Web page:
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Welcome to the AI in Education podcast

With Dan Bowen from Microsoft Australia and Ray Fleming from InnovateGPT

It's a fortnightly chat about Artificial Intelligence in Education - what it is, how it works, and the different ways it is being used. It's not too serious, or too technical, and is intended to be a good conversation of background information.

Of course, as well as getting it here on the website, you can also just subscribe to your normal podcast service:


“This podcast is produced by a Microsoft Australia & New Zealand employee, alongside an employee from InnovateGPT. The views and opinions expressed on this podcast are our own.”

Mar 27, 2024

The season-ending episode for Series 7, this is the fifteenth in the series that started on 1st November last year with the "Regeneration: Human Centred Educational AI" episode. And it's an unbelievable 87th episode for the podcast (which started in September 2019).

When we come back with Series 8 after a short break for Easter, we're going to take a deeper dive into two specific use cases for AI in Education. The first we'll discuss is Assessment, where there's both a threat and opportunity created by AI. And the second topic is AI Tutors, where there's more of a focus on how we can take advantage of the technology to help improve support for learning for students.

This episode looks at one key news announcement - the EU AI Act - and a dozen new research papers on AI in education.


The European Parliament approved the AI Act on 13 March and there's some stuff in here that would make good practice guidance. And if you're developing AI solutions for education, and there's a chance that one of your customers or users might be in the EU, then you're going to need to follow these laws (just like GDPR is an EU law, but effectively applies globally if you're actively offering a service to EU residents).
The Act bans some uses of AI that threaten citizen's rights - such as social scoring and biometric identification at mass level (things like untargeted facial scanning of CCTV or internet content, emotion recognition in the workplace or schools, and AI built to manipulate human behaviour) - and for the rest it relies on regulation according to categories. 

High Risk AI systems have to be assessed before being deployed and throughout their lifecycle.
In the High Risk AI category it includes critical infrastructure (like transport and energy), product safety, law enforcement, justice and democratic processes, employment decision making - and Education. So decision making using AI in education needs to do full risk assessments, maintain usage logs, be transparent and accurate - and ensure human oversight. Examples of decision making that would be covered would be things like exam scoring, student recruitment screening, or behaviour management.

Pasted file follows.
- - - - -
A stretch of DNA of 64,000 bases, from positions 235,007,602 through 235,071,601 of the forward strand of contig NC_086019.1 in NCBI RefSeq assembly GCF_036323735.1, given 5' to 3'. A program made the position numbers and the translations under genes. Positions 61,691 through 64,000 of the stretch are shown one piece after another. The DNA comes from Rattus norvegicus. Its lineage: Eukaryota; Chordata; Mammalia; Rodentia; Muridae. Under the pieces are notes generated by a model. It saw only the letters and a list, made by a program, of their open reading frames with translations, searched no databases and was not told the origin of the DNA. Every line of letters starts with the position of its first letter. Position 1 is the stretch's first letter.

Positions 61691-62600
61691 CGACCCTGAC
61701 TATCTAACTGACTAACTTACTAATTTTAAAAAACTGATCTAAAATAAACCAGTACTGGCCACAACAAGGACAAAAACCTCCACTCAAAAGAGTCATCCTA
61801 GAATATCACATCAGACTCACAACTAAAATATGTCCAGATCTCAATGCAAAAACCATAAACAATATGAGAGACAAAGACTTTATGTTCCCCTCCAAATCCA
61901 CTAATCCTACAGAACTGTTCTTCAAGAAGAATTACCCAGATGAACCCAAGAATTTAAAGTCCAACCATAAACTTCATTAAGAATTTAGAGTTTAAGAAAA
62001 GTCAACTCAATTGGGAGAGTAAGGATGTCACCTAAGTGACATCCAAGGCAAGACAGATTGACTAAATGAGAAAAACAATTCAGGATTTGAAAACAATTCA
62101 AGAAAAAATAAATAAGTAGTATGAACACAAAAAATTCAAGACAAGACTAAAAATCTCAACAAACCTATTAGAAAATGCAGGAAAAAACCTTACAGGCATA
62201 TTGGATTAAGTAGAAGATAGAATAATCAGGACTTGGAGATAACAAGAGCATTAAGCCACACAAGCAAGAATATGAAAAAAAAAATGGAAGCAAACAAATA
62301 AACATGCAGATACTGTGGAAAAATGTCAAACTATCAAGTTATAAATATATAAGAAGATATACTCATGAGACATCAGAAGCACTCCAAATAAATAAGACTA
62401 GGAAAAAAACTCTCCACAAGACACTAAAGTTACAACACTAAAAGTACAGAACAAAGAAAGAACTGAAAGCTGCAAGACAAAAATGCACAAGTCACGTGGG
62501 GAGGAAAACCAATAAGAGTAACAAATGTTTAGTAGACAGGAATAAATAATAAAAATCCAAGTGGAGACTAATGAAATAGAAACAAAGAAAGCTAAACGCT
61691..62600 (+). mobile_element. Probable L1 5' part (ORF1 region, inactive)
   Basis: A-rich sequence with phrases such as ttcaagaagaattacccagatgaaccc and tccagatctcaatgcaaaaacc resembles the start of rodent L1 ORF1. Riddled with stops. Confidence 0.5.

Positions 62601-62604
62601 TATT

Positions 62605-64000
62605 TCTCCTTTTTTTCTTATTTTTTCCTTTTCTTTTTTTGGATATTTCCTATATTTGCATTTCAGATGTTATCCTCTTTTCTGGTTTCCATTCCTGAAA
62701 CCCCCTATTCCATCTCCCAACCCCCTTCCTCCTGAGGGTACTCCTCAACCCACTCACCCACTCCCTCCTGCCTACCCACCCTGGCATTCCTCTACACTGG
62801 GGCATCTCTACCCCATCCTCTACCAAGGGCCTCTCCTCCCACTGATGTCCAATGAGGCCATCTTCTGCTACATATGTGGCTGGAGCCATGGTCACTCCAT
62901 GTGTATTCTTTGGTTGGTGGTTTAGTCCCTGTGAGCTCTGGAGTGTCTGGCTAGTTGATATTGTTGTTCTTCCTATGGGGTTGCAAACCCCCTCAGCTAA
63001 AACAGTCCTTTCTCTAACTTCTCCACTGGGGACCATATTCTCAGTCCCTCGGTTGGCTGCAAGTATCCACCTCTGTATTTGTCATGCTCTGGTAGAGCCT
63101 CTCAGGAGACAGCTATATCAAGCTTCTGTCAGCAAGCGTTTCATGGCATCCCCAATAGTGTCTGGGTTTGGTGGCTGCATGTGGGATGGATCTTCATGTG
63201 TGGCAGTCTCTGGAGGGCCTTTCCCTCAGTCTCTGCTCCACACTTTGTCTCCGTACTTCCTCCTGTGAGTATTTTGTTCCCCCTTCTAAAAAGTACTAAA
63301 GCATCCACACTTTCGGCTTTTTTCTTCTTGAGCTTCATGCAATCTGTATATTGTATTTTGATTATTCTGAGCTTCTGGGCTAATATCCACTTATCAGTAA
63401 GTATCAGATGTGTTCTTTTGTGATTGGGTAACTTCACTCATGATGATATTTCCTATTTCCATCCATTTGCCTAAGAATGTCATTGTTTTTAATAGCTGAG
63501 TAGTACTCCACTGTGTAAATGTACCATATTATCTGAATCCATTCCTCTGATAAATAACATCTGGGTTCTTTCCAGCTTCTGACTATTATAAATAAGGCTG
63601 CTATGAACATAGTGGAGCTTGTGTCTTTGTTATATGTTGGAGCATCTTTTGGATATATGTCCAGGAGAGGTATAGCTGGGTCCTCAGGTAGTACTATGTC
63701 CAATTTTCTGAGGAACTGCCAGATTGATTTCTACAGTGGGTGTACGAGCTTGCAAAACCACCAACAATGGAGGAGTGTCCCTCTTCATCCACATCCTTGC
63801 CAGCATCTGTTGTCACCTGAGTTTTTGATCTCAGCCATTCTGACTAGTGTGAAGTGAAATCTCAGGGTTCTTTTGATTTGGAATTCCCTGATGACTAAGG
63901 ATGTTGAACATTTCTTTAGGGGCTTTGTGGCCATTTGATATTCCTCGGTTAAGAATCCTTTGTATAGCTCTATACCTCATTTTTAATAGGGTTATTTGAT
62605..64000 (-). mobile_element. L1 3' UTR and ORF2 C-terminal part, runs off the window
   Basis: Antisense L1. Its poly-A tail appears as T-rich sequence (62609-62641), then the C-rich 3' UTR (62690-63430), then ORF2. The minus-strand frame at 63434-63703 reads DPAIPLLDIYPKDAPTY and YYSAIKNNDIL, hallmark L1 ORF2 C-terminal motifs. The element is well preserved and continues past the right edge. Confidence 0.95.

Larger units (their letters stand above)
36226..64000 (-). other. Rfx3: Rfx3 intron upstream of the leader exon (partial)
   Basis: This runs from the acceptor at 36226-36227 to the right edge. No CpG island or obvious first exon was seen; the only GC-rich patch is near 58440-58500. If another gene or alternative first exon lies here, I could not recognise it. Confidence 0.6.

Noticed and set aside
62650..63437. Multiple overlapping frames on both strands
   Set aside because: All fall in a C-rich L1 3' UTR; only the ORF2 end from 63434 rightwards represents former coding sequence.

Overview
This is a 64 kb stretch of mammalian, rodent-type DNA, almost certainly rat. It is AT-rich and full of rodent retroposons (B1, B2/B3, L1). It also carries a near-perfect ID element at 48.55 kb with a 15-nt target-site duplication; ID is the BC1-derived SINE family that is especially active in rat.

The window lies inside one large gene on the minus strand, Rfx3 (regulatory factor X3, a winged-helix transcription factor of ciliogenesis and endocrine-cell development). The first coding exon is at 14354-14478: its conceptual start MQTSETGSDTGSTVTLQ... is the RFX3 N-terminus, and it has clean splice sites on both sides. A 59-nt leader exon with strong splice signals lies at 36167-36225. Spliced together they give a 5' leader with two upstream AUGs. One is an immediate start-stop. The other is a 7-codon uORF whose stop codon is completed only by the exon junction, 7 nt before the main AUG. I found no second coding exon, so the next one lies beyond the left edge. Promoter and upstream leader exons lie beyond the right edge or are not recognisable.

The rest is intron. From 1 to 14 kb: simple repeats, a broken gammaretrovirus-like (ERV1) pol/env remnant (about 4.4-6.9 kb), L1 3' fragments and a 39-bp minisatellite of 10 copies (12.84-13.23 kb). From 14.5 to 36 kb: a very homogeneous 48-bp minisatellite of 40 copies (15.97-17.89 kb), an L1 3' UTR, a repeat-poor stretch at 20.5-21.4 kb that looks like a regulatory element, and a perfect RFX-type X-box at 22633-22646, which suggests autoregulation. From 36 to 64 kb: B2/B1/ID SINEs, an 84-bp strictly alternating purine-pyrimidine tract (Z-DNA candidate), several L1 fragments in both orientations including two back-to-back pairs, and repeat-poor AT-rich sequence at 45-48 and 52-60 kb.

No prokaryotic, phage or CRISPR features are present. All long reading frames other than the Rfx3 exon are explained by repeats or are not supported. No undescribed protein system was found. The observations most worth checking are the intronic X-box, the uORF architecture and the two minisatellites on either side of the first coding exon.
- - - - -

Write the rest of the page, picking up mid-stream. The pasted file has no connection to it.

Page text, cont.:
General generative AI - like chatgpt or co-pilots - will not be classified as high risk, but they'll still have obligations under the Act to do things like clear labelling for AI generated image, audio and video content ; make sure there's it can't generate illegal content, and also disclose what copyright data was used for training.
But, although general AI may not be classified as high risk, if you then use that to build a high risk system - like an automated exam marker for end-of-school exams, then this will be covered under the high risk category.

All of this is likely to become law by the middle of the year, and by the end of 2024 prohibited AI systems will be banned - and by mid-2025 the rules will start applying for other AI systems.

Another huge month. I spent the weekend reviewing a list of 350 new papers published in the first two weeks of March, on Large Language Models, ChatGPT etc, to find the ones that are really interesting for the podcast

Adapting Large Language Models for Education: Foundational Capabilities, Potentials, and Challenges



A Study on Large Language Models' Limitations in Multiple-Choice Question Answering



Dissecting Bias of ChatGPT in College Major Recommendations



Evaluating Large Language Models in Analysing Classroom Dialogue



The Future of AI in Education: 13 Things We Can Do to Minimize the Damage


Scaling the Authoring of AutoTutors with Large Language Models


Role-Playing Simulation Games using ChatGPT


Economic and Financial Learning with Artificial Intelligence: A Mixed-Methods Study on ChatGPT


A Study on the Vulnerability of Test Questions against ChatGPT-based Cheating


Incorporating Artificial Intelligence Into Athletic Training Education: Developing Case-Based Scenarios Using ChatGPT


Incorporating Artificial Intelligence Into Athletic Training Education: Developing Case-Based Scenarios Using ChatGPT


RECIPE4U: Student-ChatGPT Interaction Dataset in EFL Writing Education


Comparison of the problem-solving performance of ChatGPT-3.5, ChatGPT-4, Bing Chat, and Bard for the Korean emergency medicine board examination question bank


Comparing the quality of human and ChatGPT feedback of students’ writing